(AUSTIN) -- The U.S. Fish and Wildlife Service (FWS) announced today that a listing of the dunes sagebrush lizard (DSL) as a threatened or endangered species is not warranted. The Texas Conservation Plan (TCP), led by Texas Comptroller Susan Combs, is a major reason the lizard was not listed.
U.S. Interior Secretary Ken Salazar and U.S. Fish and Wildlife Service Director Dan Ashe made the announcement after the federal agency reviewed data about the lizard for more than a year.
"This is a major victory for Texas jobs and our energy economy," Combs said. "Working with energy producers and other stakeholders, we were able to enroll nearly 250,000 acres in West Texas as part of the Texas Conservation Plan. This decision proves we don't have to choose between the environment and our economy, but can be good stewards of both. Energy exploration is the economic lifeblood of West Texas, and I am delighted we were able to come up with a creative solution that protects paychecks, property rights and jobs."
The Fish and Wildlife Service approved the plan in February. The Texas Comptroller's office will hold the permit for the Texas Conservation Plan, which allows landowners, oil and gas companies, farmers and ranchers in the Permian Basin to enter into voluntary conservation agreements benefiting the dunes sagebrush lizard. Combs strongly opposed any listing of the lizard due to a lack of scientific data.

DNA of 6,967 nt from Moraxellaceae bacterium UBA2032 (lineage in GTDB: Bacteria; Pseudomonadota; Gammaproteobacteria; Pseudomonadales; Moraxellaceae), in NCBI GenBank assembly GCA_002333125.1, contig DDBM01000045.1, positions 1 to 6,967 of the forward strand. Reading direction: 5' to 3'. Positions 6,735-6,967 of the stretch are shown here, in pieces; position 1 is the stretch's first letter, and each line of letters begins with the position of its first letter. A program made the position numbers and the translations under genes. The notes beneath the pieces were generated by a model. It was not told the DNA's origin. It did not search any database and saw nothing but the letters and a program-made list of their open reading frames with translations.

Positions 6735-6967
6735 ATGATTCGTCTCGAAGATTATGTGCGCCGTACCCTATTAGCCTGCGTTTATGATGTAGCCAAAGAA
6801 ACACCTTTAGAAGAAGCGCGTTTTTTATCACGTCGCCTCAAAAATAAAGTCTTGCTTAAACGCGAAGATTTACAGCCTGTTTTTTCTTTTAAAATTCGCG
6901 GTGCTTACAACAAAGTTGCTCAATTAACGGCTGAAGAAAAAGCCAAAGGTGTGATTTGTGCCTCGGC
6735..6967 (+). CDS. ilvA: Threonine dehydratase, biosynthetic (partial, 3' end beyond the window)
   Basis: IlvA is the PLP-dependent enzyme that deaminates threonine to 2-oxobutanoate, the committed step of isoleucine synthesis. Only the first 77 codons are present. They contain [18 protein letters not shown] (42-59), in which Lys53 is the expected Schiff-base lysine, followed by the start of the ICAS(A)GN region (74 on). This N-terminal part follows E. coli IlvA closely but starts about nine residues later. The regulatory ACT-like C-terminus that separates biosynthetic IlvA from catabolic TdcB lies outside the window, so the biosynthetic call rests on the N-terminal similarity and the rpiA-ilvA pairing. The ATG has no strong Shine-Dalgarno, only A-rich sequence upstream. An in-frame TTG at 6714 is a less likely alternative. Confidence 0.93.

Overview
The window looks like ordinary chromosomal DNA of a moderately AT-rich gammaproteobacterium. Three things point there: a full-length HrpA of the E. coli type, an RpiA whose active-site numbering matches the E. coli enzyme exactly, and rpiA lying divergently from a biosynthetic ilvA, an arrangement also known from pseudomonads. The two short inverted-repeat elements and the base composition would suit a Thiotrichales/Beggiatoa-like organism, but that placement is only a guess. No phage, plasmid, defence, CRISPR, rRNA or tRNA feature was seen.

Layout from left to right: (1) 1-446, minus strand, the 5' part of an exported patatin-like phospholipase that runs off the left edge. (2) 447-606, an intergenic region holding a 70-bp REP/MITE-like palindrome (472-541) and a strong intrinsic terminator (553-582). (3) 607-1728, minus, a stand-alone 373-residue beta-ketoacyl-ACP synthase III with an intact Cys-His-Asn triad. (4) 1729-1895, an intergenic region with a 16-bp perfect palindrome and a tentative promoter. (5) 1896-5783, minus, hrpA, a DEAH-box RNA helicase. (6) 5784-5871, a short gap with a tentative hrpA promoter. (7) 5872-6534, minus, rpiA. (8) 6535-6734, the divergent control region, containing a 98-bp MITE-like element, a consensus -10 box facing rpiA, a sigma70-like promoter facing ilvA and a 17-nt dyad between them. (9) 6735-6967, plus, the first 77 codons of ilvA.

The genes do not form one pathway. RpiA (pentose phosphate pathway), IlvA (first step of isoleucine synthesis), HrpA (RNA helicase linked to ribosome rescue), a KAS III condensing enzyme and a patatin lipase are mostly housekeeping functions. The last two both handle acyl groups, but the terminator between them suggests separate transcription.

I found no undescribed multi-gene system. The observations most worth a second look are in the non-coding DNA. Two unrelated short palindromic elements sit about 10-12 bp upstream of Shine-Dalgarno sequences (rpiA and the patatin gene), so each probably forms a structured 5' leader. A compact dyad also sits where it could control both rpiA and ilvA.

"I would like to thank all the stakeholders involved in developing the Texas Conservation Plan and all those who have voluntarily enrolled in the plan," Combs said. "I want to express a special word of gratitude to U.S. Senator John Cornyn for securing a six-month extension from federal officials. This allowed us the time to compile the scientific data and create a plan that ultimately prevented the listing of the dunes sagebrush lizard."
The range of the dunes sagebrush lizard is in parts of the Permian Basin, a region which, according to the University of Texas of the Permian Basin's Center for Energy and Economic Diversification, produces more than one million barrels of oil a day - 68 percent of Texas' total production and 20 percent of the production of the lower 48 states.
The Texas Conservation Plan was developed in collaboration with stakeholders including the Texas Parks and Wildlife Department, Texas A&M University, University Lands, Texas Oil and Gas Association, Texas Royalty Council, Texas Farm Bureau, Texas and Southwestern Cattle Raisers Association, Texas Wildlife Association and the U.S. Department of Agriculture's Natural Resources Conservation Service.